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Pfizer, Lilly Say New Type of Pain Drug Could Lessen Need for Opioids
Pfizer and Eli Lilly have announced that they will seek FDA approval by 2018 for a new type of pain drug that could be an alternative to opioids for osteoarthritis (OA), chronic back pain, and cancer pain. The drug, tanezumab, is administered by injection every eight weeks.
Tanezumab is a humanized monoclonal immunoglobulin G2 (IgG2) antibody that selectively targets nerve growth factor (NGF), a regulator of pain processing and sensitivity. NGF levels increase as a result of injury or inflammation and in chronic pain states. Tanezumab selectively binds to NGF, thereby inhibiting the protein from activating pain-signaling neurons.
In clinical studies involving more than 11,000 patients, tanezumab demonstrated clinically meaningful efficacy compared with placebo and commonly used pain medications. It was shown to be more effective than oxycodone, a widely used opioid, and naproxen, the active ingredient of the over-the-counter painkiller Aleve (Bayer).
Although tanezumab has been well tolerated so far, some patients taking it have developed swelling of the extremities and other adverse effects.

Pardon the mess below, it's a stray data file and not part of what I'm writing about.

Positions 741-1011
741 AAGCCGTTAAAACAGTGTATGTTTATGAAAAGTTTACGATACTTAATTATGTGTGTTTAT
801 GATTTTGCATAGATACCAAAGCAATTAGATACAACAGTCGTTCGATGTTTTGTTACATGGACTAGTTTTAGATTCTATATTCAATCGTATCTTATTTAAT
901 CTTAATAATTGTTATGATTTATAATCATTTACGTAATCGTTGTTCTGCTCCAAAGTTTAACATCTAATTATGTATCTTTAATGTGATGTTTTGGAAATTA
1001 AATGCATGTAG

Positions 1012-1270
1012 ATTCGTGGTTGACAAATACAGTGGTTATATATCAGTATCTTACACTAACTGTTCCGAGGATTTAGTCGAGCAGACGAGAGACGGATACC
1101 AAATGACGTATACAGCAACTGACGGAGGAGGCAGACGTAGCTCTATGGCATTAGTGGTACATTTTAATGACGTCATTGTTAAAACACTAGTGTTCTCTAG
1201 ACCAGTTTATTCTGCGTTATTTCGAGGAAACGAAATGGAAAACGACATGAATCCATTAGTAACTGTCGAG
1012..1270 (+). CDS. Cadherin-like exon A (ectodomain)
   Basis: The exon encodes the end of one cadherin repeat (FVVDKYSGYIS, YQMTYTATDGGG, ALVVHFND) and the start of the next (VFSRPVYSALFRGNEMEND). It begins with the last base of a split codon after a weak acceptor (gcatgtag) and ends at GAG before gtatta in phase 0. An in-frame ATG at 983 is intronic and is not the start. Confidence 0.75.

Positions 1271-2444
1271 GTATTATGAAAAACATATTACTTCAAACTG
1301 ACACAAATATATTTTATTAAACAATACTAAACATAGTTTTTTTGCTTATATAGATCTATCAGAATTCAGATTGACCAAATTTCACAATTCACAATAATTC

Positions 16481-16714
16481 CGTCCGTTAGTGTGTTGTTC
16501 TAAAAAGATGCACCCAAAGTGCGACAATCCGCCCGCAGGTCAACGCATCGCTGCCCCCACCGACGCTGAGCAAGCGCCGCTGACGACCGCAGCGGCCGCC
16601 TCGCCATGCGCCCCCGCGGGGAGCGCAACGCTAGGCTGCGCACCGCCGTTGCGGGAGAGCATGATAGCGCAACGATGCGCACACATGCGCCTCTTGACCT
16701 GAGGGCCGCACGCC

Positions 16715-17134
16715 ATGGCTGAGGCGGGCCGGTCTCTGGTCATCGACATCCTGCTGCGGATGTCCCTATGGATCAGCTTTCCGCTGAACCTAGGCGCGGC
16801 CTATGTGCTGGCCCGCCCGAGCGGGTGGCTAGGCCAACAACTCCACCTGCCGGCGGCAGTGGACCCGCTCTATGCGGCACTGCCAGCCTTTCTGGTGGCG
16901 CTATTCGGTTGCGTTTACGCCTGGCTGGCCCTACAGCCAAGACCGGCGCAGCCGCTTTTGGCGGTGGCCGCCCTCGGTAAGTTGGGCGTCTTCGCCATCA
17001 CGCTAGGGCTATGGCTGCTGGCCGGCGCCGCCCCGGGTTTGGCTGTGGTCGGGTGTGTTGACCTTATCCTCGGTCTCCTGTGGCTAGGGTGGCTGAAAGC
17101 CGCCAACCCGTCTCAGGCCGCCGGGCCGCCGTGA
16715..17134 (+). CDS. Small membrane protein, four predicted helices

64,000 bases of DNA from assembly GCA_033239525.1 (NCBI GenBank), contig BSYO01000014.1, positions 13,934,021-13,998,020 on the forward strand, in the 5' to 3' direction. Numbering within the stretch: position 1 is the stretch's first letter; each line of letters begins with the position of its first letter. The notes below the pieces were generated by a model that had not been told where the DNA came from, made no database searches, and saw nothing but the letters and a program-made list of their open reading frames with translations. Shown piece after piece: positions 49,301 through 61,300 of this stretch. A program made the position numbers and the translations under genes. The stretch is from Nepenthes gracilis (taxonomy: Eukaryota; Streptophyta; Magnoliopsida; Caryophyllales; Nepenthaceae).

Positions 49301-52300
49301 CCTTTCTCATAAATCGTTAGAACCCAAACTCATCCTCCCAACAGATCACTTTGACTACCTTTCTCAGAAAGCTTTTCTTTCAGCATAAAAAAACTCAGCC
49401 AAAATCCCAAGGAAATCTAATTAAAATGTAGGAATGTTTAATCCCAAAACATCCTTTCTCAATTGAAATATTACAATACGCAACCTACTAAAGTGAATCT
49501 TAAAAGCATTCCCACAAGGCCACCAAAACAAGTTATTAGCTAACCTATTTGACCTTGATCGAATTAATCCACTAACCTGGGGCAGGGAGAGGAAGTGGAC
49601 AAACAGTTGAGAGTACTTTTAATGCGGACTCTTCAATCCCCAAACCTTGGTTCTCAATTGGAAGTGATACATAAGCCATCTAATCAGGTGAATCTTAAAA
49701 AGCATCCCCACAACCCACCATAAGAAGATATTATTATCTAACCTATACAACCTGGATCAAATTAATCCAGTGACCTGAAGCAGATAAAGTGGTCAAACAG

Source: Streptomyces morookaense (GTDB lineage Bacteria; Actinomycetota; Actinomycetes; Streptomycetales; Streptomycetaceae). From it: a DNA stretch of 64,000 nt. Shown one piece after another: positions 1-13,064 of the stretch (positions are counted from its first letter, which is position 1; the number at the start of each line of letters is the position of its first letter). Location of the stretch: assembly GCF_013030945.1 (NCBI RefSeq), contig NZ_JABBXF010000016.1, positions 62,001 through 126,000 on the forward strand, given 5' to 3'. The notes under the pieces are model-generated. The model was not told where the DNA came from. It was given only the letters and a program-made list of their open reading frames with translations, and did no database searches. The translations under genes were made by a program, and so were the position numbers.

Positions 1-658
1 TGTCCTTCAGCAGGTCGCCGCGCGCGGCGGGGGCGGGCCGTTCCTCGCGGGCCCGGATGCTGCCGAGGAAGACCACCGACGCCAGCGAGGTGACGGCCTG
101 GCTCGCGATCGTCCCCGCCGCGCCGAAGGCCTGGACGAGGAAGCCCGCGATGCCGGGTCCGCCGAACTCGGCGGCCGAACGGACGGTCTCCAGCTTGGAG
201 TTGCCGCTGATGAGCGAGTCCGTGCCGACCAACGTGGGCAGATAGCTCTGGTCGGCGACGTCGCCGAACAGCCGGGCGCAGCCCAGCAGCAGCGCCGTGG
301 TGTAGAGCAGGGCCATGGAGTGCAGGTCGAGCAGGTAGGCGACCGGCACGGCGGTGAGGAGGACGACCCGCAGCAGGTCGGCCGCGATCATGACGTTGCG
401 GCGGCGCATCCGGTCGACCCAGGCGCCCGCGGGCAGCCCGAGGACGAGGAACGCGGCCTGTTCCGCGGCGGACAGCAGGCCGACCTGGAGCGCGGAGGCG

Pfizer and Lilly agreed in 2013 to jointly develop and market tanezumab for several pain-related conditions, including OA and cancer.
In March 2015, the FDA lifted a partial clinical hold on the tanezumab development program after reviewing nonclinical data characterizing the sympathetic nervous system response to the drug. A partial clinical hold had been in place for all anti-NGF antibodies since December 2012 because of adverse changes in the sympathetic nervous system of mature animals. Studies in terminal cancer pain were allowed to proceed.
In addition, the FDA had concerns about the joint-related safety of tanezumab in patients with OA. Eighty-seven cases of osteonecrosis were reported among 386 OA patients who received joint replacements. An adjudication committee determined, however, that only two of the investigator reports of osteonecrosis were correctly diagnosed.
Opioids caused 18,893 overdose deaths in the United States in 2014, according to the American Society of Addiction Medicine.
Sources: Reuters; May 24, 2016; Pfizer; March 23, 2015; and FDA Briefing Document; February 8, 2012.